Shared in what you call home. You treat them like they found your favorite hiding place.
And now you’re it. My turn to go out looking for people who do not want to be found.

What a game. This life. And Jeremiah. You are too often in your head.
Too dependent on your voice, when your choices should speak for you instead.
But that is hard, isn’t it. To outperform and outshine before there is an audience.
No one around to cheer and look out proud and clap their hands.

But absence of a sound is not the same as silence.
Being alone is not synonymous with loneliness.
And Jeremy, my friend, you are neither.
You are not. And will never be. Alone.

So. Stop hiding place to place.
Hey. You.

You’re home.

That Germ

When you plant a seed, nothing happens. When it comes time for that end of the year test, one of the questions is what happens when you plant a seed, nothing is the correct answer.

Except, it isn’t. Every farmer knows what work patience does that they can’t. Now if only we followed farmers as often as political science majors. We’d think on timelines, we’d question our initial bias, we’d work with systems far more powerful than we will ever be, more powerful than any machine. Still, nothing like a seed.

You want to talk about life after death? You want to talk about transfiguration, or transubstantiation. Don’t talk to me. Talk to a tomato seed. Barely a little flaky kernel to the naked eye. Unending possibility, fruit, food, and life to the earth. But if you sat in a classroom and studied it, you’d think nothing of it. If you had never planted one in a well-destroyed field, and come back to it, for no reason other than sheer, titanic, monumental faith, you would pass the test. You would select the option ‘nothing’. And you would fit in so fine with humankind, and live in constant conflict with the planet.

What is truth? Better question. What is truth without patience?
If only I knew. I’d do just one thing with that germ.

I’d share it.
With you.

Dirty Dishes Day

Getting set in our ways is set in our way. We don’t pick a calendar date for change. Numbering each day indefinitely as if they’ll stay the same. Then. That sunny one we needed. We wake up to rain. Wind. We wake up to cheddar cheese lightning staining the wet earth orange. Didn’t make a plan for that. When the truth is, we really didn’t make any real plans at all.

Hoping and wishing is not the same as planning.

Crossing fingers doesn’t cross that little box on each monthly chart. That ancient graph.
Showing us all the possible outcomes of the imaginary equation that is tomorrow.

Best case scenario. I’m talking world peace. An end to hunger. Homelessness becomes nothing more than a joke, just something college kids take a semester off to try out. There are still storms. Hurricanes and earthquakes and floods. There is cancer. Sickness of all manner. There’s still the matter of dinner. And then afterward, best case scenario ever, we still have to do dishes.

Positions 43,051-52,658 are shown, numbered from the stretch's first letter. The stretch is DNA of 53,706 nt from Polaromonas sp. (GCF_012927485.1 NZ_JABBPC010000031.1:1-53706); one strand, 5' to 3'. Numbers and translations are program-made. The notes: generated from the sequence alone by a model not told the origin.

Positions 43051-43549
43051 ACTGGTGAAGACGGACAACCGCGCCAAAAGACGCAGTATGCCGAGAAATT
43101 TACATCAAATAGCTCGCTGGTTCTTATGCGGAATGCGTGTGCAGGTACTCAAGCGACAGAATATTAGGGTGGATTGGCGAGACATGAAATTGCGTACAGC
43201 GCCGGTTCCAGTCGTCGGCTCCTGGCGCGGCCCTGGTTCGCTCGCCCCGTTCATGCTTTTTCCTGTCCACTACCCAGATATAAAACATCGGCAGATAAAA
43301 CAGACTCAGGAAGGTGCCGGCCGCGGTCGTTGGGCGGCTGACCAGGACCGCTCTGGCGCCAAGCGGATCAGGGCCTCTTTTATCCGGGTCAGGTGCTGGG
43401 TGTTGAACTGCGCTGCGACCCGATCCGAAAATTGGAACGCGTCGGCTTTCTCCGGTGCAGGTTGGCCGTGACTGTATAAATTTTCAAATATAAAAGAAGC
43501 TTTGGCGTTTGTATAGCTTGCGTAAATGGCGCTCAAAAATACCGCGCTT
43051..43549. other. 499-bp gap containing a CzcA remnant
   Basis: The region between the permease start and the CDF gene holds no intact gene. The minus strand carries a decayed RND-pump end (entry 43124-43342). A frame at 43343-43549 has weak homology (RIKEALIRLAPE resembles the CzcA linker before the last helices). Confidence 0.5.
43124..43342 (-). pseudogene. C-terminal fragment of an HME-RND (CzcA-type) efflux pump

Revolutions. Are not just something we do to get around the sun. Of all the best laid plans of mice and of men not one, not a single person, put dirty dishes on the calendar. Even though it was more vitally predetermined than Christmas even. Life is messy. If the standard of building a perfect system is to have no extra remainder of necessary effort or labor unforeseen at the initiation, then settle in folks, this is going to continue being a bumpy ride.

But what if, oh the irony, what if we stop dreaming. What if we wake up right now and admit, fully admit, what we already know. The human being is not a thing. It is a process. The systems we establish to protect, enable, provide for humans, will not function in a fixed state. As we grow along, our societal solutions to individual problems will have to prorate. Will have to change. Not to speed up. But just to keep pace. We’ll get smarter, leaner, wilder, wiser, every successive year. You fight that. You set up roadblocks in front of progress, you’ll have a revolution every twenty years. You plan on it. Allow. Foster. Even enable it. Put change on the calendar. You’ll get a little bit of revolution every day.

An internal upheaval for every human being to remind them if all of this goes correctly there will be another day after this one. Definitely. It is a big if, but as far as we know, every if of its kind that ever came before has come true. Until now, there has always been a tomorrow. Maybe we could make a plan for something to happen that isn’t a birthday, or Christmas, or some kind of sugar-glazed, paper wrapped holiday.

Perhaps we wouldn’t need a big hairy revolution every other decade.
If we went ahead and made a plan to picnic in the rain.